Founded on the site of a former silver mine in rural Yamagata, Ginzan-onsen Hot Spring caters to discerning guests with a taste for old-world atmosphere.

Traditional inns line the river to create picturesque scenes more evocative of a Taisho Period (1912-26) novel than a modern resort. Its a long way from the fuss of big city life and well worth the trip.

Don't Miss

  • Stroll along Ginzan River and the town’s pedestrianized streets in your yukata
  • Visit Shirogane Park and cool yourself by its waterfalls
  • Stay overnight and dine at one of Ginzan-onsen’s many hot spring inns
  • Take an outdoor rotenburo bath or enjoy a private kashikiri soak

How to Get There

The Ginzan-onsen Hot Spring can be accessed by a combination of JR trains and buses.

From Tokyo, take the JR Yamagata Shinkansen to Oishida Station (three hours, 20 minutes, 12,000 yen), then catch a bus to Ginza-onsen (35 minutes, 710 yen). The train is covered by the Japan Rail Pass, but the bus is not. As buses depart Oishida Station every 60-90 minutes, you may wish to plan your train trip to minimize the wait.

Visitors travelling by car are required to park at a designated parking area outside the town center. Many inns offer a shuttle service into town from the lot.

Get to know the onsen-kyo

Popular among Japanese travelers, the term onsen-kyo is associated with small, quaint towns and cozy inns that offer accommodation, food and hot spring bathing. As weekend retreats, they are popular with all age groups, from young families to retirees. This cherished aspect of travel in Japan often goes unnoticed by foreign visitors, so live like a local and dive into onsen-kyo culture.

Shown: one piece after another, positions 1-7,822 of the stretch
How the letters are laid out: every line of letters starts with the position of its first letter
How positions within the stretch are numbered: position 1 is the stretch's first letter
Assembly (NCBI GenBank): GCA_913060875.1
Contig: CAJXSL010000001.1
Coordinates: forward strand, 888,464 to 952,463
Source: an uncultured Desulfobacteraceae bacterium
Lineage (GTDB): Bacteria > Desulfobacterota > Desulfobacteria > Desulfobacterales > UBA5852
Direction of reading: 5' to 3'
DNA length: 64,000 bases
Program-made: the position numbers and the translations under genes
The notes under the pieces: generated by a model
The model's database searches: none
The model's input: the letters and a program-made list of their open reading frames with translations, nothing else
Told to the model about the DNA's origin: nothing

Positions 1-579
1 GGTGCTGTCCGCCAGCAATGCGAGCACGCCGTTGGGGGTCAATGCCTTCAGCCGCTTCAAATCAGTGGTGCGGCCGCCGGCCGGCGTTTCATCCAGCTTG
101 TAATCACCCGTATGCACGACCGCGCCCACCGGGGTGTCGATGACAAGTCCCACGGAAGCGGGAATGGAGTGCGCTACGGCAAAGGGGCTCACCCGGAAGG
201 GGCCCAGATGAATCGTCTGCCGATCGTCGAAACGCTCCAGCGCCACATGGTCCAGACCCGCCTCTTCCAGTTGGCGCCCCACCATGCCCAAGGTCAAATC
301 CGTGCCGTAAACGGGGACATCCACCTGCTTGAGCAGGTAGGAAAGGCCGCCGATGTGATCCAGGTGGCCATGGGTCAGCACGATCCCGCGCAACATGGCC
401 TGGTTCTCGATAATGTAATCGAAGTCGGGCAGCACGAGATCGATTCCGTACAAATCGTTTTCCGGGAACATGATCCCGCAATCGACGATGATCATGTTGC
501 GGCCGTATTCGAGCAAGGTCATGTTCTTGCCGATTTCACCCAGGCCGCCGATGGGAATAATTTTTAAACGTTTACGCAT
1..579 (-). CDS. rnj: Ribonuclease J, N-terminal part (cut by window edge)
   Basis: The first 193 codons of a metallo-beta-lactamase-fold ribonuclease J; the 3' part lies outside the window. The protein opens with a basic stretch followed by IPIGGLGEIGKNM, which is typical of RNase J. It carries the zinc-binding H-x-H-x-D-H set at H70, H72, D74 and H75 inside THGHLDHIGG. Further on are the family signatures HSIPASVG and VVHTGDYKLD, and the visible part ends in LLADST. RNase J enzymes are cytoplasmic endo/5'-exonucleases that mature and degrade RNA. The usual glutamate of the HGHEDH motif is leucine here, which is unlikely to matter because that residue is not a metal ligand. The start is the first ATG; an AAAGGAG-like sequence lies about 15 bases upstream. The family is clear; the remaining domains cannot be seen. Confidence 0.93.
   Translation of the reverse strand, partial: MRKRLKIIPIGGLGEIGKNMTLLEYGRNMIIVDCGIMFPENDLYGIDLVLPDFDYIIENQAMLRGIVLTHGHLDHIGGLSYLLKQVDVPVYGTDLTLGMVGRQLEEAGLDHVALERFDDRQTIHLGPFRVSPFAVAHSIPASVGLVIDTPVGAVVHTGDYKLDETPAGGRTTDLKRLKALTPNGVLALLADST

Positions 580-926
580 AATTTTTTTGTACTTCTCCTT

Ginzan takes the onsen-kyo experience and turns it up to eleven by having a car-free town center with no a modern buildings in sight.

Having checked into one of the town’s many inns, visitors walk the streets without the usual concern of cars zipping past to beat the traffic light.

In the proud tradition of Japanese inns, Ginzan-onsen’s ryokan offer up sumptuous local dishes to meet the standards of their mostly Japanese clientele.

Such stuff as dreams are made of

Beautiful buildings surrounded by an unspoiled rural setting ensure that Ginzan-onsen is easy on the eyes all year round. Long summer days are perfect for lazy strolls down idyllic streets in a borrowed yukata. In winter, the town really works its magic. The sight of the buildings blanketed in snow and illuminated by the soft glow of gaslights leaves a lasting impression.

Many Japanese visitors come to Ginzan-onsen in search of its Taisho Period ambience. Anyone familiar with Mishima Yukio’s novel 'Spring Snow' will delight at how the setting blends traditional Japanese aesthetics with what was once seen as modern sophistication. The gaslights and absence of motor vehicles help maintain the atmosphere and the taste of local rice wine will seal the deal.

The finer points of hot spring bathing

Rotemburo are outdoor baths-usually hidden from outside view- which allow you to take in the surrounding scenery from the comfort of a hot spring. Another attractive option is arranging a kashikiri session in a private bath, whereby you and one (or more!) traveling companions can have a tub all to yourselves for a short time.

Silver everything

Unsurprisingly for a town founded on a silver mine, Ginzan-onsen takes both its name (literally, Silver Mountain) and iconography from the element. The popular Shirogane Park boasts an impressive 22 meter tall waterfall, and you’ll also find an illuminated cave, once part of the mine itself but now a shallow alcove well suited for snapping pictures.

Old meets new meets old

Ginza-onsen’s one notable concession to modernity is the Fujiya ryokan, a striking building designed by famed architect Kuma Kengo. With a blend of modern and traditional elements, including the incorporation of bare timber and white plaster, it stands out from its surroundings while also keeping one foot firmly in the past.